This is something that I found in one of my recent projects.
There are a list of exception messages which is being fetched from DB.
After fetching from the Database the first time, the messages are stored in a cache and then used from cache from there on.
There are nearly 30 exception messages which need to be utilised as we progress in the application.
When asked the lead, he says "we didn’t want to keep maintaining that in a properties file which will ideally end up in udeploy"
Now, while I understand that this is a bad practice to maintain the business exception messages in Database, what is the better way that we can do without ending up in maintaining in Udeploy?
If there is any good link which will say that putting exception messages in DB is bad, please let me know.
Putting error messages in a database versus putting them in a configuration file for the application? I wouldn't have an opinion until I knew more about the environment the application is running in. And by that I don't just mean the hardware and software, I also mean the people in charge of running and maintaining the application. Things like whether there are other configuration items, why the error messages are different than those other items, who is in charge of those messages and other configurations, etc.
posted 9 months ago
Thanks for responding!
Here below is the whole story.
It is a maven project involving technologies like Springboot and ORM framework.
The DB is oracle and we have a constants file from which constants are consumed, properties file which gets loaded to udeploy and the Java files with usual J2EE project structure.
The properties file is used to load the properties needed for starting the application.
We developers act as maintenance people also to maintain the application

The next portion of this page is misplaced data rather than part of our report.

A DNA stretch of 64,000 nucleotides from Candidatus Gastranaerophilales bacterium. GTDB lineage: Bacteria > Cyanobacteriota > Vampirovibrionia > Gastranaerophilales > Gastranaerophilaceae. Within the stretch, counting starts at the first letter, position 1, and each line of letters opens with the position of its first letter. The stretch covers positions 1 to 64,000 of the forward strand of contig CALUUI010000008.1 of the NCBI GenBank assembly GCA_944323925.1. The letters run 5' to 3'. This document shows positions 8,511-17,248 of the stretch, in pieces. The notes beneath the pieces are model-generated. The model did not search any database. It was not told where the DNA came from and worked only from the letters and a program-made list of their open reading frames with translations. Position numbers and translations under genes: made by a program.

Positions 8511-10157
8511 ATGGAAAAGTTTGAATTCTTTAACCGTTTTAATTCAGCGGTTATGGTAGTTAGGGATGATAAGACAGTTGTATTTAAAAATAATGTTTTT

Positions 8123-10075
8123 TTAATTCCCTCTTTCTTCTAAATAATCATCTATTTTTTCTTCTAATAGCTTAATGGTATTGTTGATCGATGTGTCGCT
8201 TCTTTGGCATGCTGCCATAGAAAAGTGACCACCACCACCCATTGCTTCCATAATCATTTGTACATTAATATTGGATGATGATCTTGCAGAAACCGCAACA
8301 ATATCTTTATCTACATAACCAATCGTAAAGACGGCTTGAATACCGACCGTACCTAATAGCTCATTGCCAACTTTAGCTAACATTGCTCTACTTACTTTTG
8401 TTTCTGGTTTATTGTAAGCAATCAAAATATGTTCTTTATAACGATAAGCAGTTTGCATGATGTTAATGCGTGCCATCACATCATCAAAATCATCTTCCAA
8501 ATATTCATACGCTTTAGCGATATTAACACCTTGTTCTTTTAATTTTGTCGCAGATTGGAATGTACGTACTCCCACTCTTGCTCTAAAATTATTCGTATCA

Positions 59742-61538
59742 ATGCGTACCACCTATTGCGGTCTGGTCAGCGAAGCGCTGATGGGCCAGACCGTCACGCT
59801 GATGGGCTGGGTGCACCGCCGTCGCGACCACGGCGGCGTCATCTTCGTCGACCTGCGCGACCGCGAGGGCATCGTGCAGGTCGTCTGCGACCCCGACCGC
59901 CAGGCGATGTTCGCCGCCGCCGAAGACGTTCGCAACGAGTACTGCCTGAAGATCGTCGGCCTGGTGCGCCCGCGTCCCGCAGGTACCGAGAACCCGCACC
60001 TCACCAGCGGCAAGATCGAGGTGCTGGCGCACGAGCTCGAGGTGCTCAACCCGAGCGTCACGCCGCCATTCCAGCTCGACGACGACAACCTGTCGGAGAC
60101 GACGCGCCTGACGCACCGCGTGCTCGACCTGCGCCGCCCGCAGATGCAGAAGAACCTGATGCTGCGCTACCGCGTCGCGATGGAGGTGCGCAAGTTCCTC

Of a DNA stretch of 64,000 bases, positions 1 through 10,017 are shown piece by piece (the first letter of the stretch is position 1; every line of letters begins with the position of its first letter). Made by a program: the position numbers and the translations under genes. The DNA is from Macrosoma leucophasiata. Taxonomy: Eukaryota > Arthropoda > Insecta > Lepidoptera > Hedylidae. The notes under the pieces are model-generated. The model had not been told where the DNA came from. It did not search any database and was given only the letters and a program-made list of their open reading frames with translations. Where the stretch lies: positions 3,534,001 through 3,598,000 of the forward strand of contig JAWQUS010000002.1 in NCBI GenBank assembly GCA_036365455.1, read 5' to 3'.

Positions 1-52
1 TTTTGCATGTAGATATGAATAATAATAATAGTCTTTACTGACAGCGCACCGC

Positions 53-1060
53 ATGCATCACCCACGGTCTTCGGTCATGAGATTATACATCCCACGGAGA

With this scenario, I see that having 30-35 exception messages in database as a bad way to design a web application.
Because I feel business exception messages are supposed to be taken from the business layer and not from the DB layer.
Though the reason given is that we are forced to deploy every time we see a change or maintenance of the exception message(s)
My suggestion is to have these messages added as part of the constants file itself, and frequest deployment cannot be a reason for a poor design!
If you had to redeploy twice a day then I as management might well be concerned about that. But these are exception messages we're talking about. My feeling is that exception messages would rarely be changed, and that changes would coincide with programming changes which would require a redeploy.
If you want to press your point with management then I'd recommend quantifying what I just wrote. How often are the exception messages changed? Do those changes usually coincide with other changes which would require a redeploy? That's the data you would need. (This is assuming your management is responsive to using information like that as a basis for decision-making.)
posted 9 months ago
Awesome! Thanks a lot Paul.
Your answer makes it all clear.